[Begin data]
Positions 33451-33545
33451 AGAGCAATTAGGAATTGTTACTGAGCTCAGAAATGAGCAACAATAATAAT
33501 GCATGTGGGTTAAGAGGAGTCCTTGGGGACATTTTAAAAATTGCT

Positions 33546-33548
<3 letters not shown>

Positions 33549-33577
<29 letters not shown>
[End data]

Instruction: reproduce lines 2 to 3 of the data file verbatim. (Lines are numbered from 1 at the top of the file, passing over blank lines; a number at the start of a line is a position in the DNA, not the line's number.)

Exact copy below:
33451 AGAGCAATTAGGAATTGTTACTGAGCTCAGAAATGAGCAACAATAATAAT
33501 GCATGTGGGTTAAGAGGAGTCCTTGGGGACATTTTAAAAATTGCT